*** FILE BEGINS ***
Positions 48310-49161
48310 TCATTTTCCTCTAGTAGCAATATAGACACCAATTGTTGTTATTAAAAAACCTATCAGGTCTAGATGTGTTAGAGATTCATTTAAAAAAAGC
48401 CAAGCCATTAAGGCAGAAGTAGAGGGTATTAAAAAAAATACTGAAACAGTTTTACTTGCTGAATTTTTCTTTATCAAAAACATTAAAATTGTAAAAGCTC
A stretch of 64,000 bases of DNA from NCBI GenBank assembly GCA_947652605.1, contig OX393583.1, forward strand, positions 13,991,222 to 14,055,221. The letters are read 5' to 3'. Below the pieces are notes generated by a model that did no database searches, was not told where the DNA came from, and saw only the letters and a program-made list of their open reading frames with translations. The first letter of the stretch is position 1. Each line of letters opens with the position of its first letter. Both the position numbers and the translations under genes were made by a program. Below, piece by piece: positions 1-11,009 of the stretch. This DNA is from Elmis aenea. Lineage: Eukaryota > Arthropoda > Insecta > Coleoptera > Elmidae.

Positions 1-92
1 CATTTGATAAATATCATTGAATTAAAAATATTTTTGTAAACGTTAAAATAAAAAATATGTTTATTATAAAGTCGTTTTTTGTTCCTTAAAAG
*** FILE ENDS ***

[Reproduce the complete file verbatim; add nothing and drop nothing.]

Positions 48310-49161
48310 TCATTTTCCTCTAGTAGCAATATAGACACCAATTGTTGTTATTAAAAAACCTATCAGGTCTAGATGTGTTAGAGATTCATTTAAAAAAAGC
48401 CAAGCCATTAAGGCAGAAGTAGAGGGTATTAAAAAAAATACTGAAACAGTTTTACTTGCTGAATTTTTCTTTATCAAAAACATTAAAATTGTAAAAGCTC
A stretch of 64,000 bases of DNA from NCBI GenBank assembly GCA_947652605.1, contig OX393583.1, forward strand, positions 13,991,222 to 14,055,221. The letters are read 5' to 3'. Below the pieces are notes generated by a model that did no database searches, was not told where the DNA came from, and saw only the letters and a program-made list of their open reading frames with translations. The first letter of the stretch is position 1. Each line of letters opens with the position of its first letter. Both the position numbers and the translations under genes were made by a program. Below, piece by piece: positions 1-11,009 of the stretch. This DNA is from Elmis aenea. Lineage: Eukaryota > Arthropoda > Insecta > Coleoptera > Elmidae.

Positions 1-92
1 CATTTGATAAATATCATTGAATTAAAAATATTTTTGTAAACGTTAAAATAAAAAATATGTTTATTATAAAGTCGTTTTTTGTTCCTTAAAAG